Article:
Thursday, 12 November 2009

Norfolk, part 2

Some more pics from our October week in Norfolk...

Titchwell was a bit quiet, perhaps because there is some serious earth-moving work going on around the fresh and salt-marsh areas. It was extremely nice to see this family group of Bearded Tits, albeit briefly. Actually, that's a pretty unconventional family if it is one - that's... four adult males there? Or maybe the youngsters get their adult plumage super-early.

The beach was ace. Great Crested Grebes being all macho out on the waves, Red-breasted Merganser briskly flying west, dead Gannet among the razor-shells on the tideline... And lots of waders - Knots, Barwits, Curlews, Dunlins, Grey Plovers, Oystercatchers, Turnstones and everyone's favourite - Sanderlings. Show me a birder who doesn't love Sanderlings and I'll show you a heartless and soulless shell of a birder.

We took the seal boat out to Blakeney Point on the last morning to ogle some seals. There were about 10 of us on the boat, plus boat driver and two small, lugubrious dogs. One of the dogs hopped off the boat just as we were about to go - obviously not the plan because the boatman hollered at her to come back immediately.  She returned, lugubriously, and off we went. En route our boatman did some more hollering, first at a couple in a motorised dinghy thing who were apparently going too fast, and then at a different couple who were enjoying a picnic on the Point, way beyond the 'no access' point. Naughty humans. The seals were relaxing on a sandy beach on the far side - a couple of Commons but mostly Greys. We drifted in slow circles in front of them while everyone took lots of photos. Some of the seals seemed rather suspicous about this...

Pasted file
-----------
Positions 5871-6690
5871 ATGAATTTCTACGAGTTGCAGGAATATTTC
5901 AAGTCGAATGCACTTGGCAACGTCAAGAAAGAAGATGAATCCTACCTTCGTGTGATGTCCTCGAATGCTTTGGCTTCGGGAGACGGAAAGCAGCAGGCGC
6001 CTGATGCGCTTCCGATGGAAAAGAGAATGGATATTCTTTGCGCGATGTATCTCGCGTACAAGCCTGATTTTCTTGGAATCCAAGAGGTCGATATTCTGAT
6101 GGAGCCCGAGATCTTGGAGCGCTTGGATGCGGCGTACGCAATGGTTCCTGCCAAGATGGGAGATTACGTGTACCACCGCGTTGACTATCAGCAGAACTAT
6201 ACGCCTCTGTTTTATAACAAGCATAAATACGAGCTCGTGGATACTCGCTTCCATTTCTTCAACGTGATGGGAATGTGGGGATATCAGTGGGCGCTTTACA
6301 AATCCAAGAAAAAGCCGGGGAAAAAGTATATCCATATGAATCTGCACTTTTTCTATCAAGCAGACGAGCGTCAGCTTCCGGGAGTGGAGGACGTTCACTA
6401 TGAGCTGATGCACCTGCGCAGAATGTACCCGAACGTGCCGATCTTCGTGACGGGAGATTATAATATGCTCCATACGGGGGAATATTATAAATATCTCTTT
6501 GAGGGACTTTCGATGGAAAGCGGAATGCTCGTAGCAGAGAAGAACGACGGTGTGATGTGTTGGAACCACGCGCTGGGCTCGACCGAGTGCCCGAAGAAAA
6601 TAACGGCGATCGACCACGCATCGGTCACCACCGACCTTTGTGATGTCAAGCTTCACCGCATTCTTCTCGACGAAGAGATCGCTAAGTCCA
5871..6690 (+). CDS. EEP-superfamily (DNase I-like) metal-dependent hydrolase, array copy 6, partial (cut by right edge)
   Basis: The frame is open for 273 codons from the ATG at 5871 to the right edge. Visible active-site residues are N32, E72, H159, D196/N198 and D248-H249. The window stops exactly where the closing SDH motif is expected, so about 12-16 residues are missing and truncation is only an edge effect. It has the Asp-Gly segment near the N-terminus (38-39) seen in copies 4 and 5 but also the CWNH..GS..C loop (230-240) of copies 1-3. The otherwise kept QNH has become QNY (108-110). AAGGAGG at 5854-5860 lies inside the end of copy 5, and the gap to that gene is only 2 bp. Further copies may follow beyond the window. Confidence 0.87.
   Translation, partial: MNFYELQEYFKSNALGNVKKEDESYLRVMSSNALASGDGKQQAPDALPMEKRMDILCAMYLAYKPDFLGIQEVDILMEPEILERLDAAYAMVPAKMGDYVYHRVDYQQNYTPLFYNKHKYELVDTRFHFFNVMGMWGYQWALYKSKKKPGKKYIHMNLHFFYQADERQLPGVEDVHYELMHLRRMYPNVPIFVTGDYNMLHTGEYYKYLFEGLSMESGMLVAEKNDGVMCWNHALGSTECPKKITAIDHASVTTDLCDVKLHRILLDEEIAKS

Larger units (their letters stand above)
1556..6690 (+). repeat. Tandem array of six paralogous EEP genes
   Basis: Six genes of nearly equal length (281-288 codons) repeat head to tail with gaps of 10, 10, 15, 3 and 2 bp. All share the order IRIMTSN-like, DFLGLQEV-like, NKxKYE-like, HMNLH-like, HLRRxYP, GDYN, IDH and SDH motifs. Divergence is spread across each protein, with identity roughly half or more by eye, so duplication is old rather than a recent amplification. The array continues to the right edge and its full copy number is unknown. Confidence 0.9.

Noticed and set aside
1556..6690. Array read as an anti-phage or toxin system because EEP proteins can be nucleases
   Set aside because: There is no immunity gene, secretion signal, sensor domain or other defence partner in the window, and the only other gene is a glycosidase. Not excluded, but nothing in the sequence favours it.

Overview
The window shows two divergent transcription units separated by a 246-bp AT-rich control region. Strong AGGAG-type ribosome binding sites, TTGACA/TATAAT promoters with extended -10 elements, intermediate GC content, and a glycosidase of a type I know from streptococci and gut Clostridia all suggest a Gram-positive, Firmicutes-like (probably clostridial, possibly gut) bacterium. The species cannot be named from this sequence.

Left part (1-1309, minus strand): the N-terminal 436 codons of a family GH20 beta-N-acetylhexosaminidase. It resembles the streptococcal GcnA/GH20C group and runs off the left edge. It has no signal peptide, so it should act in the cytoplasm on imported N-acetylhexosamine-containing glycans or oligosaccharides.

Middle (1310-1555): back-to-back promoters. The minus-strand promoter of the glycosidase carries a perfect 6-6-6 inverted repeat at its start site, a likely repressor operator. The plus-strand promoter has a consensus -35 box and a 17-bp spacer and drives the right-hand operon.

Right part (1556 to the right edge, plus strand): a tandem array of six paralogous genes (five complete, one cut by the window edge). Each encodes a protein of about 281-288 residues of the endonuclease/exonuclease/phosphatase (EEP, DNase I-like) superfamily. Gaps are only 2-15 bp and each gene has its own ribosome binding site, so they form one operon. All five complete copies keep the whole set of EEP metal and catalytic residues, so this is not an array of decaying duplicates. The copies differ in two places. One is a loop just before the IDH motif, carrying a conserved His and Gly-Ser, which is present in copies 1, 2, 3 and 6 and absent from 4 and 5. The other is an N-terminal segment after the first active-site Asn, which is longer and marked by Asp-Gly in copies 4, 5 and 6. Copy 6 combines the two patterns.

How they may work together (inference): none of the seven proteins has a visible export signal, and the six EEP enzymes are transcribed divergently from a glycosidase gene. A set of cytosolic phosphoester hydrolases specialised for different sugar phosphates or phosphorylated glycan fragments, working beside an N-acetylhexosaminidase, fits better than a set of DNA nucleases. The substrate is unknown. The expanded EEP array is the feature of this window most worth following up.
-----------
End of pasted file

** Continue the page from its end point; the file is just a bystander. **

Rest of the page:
... while others had a more phlegmatic attitude.

 On the way home from Norfolk we called in at Minsmere to twitch the Great White Egret, which was far too distant for a decent shot. The weather was dire by this time. Nevertheless, Rob took some acceptable photos, including some very close female Teals...
... and a flyby Bewick's Swan.


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